We’ve all had mornings when we felt like we had to drag ourselves out of bed to go to work. But what do you do when a temporary dip in motivation turns into prolonged feelings of apathy, tiredness, depression, or other contributing factors that make life feel like a struggle? In these moments, you need to know how to motivate yourself toward brighter skies.
Lack of motivation is a growing issue in the U.S. For instance, a poll from Gallup shows that only 36 percent of employees feel engaged with their jobs. While there are many things managers may do to encourage their employees, particularly when it comes to extrinsic motivation (external rewards), intrinsic motivation (internal rewards that come from within) is necessary to increase the likelihood of completing projects. One study found that in addition to seeing projects through, intrinsic motivation also comes with a love for the work itself.
Ready to regain high levels of drive, ambition, and productivity? Start by learning why many people lose motivation and discover the best techniques for self-motivation you can begin trying today.
- Only 36 percent of U.S. employees feel engaged with their jobs.
- Stress, burnout, difficult tasks, health problems, and relationship problems can lead to a lack of motivation.
- Self-motivation is vital when management is unresponsive.
- Tying goals to a larger purpose and vision create meaning.
- Expressing gratitude can lead to more positivity in life.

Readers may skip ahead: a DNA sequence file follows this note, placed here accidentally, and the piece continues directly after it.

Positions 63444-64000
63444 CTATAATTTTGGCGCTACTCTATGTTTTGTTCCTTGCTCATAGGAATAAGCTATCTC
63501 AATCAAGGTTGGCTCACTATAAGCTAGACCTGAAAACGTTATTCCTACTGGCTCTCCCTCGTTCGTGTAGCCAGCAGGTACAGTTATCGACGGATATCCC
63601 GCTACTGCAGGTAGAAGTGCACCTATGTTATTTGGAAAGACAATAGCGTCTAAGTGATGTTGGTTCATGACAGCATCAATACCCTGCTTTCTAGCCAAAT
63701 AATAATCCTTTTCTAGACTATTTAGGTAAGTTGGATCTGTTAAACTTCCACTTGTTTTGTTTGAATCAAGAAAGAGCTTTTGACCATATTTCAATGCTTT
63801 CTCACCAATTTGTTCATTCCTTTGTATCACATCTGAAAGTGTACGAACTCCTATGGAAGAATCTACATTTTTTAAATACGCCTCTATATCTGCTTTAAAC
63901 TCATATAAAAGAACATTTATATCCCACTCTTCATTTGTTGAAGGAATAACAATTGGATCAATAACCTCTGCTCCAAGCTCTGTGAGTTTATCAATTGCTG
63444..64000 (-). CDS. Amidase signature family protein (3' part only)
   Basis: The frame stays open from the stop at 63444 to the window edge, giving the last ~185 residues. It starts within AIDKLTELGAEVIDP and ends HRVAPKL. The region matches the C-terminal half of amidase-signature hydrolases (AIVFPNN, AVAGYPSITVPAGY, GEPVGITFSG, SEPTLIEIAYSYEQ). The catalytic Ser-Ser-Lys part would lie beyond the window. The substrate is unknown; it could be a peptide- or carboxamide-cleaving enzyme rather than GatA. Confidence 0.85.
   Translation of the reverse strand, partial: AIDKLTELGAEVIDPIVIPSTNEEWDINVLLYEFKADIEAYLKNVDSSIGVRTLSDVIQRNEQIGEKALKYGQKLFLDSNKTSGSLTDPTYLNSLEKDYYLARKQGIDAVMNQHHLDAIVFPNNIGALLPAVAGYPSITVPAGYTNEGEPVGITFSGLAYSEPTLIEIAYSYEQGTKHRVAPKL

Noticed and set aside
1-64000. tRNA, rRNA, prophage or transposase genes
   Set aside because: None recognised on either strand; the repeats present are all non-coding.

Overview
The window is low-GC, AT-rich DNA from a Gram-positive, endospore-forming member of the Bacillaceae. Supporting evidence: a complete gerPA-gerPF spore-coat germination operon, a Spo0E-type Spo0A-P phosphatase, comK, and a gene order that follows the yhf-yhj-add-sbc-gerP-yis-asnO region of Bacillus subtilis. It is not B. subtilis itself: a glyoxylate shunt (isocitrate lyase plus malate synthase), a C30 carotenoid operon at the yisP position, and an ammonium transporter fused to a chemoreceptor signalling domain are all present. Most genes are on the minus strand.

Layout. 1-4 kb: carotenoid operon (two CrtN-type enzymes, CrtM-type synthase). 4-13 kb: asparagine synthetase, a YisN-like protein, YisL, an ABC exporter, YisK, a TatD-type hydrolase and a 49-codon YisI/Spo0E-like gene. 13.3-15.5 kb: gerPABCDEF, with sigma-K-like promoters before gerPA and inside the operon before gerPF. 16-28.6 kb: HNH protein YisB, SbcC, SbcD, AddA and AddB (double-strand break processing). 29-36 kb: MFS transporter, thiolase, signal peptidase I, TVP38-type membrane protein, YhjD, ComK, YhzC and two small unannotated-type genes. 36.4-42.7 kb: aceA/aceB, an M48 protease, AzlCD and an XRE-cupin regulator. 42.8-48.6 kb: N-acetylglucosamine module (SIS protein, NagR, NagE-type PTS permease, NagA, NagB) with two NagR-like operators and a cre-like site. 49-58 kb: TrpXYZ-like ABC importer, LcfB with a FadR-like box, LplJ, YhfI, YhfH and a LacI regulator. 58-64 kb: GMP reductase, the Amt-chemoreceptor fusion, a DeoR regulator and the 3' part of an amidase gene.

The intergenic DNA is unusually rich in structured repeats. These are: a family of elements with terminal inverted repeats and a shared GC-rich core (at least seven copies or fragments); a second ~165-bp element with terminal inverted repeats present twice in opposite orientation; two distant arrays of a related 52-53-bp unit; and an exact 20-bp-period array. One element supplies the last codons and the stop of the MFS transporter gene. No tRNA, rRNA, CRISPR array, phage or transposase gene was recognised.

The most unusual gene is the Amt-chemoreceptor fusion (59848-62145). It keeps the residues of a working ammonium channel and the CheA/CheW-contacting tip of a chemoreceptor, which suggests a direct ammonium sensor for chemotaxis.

Why It Can Be Challenging to Find Motivation
A lack of motivation can stem from numerous sources because motivation relies so much on emotion. If you’re in a good mood, chances are, you feel highly motivated to do anything. If you’re feeling like a dark cloud is hanging over you, even the simplest task at hand can feel like a chore. The following are some of the reasons you might have trouble motivating yourself.
If you experience stress at your job, the thought of going to work can be dreadful. According to a survey from the American Psychological Association, nearly 80 percent of workers experienced stress in the past month. This resulted in 26 percent feeling a lack of interest or motivation while at work.
Similar to stress, work burnout can drain your energy and make it difficult to find motivation. According to Deloitte, 77 percent of workers feel burned out. Even if you like your job and the people you work with, you can still experience burnout depending on how much of a workload you have. The same can happen if you don’t take time off to refresh your energy.
Some parts of your job may be much more difficult to accomplish than others. As you worry about doing those tasks, this can lead to a lack of motivation, even if it isn’t what you’re doing right now. There’s always that one issue lurking on the horizon, making it difficult to concentrate when you need to.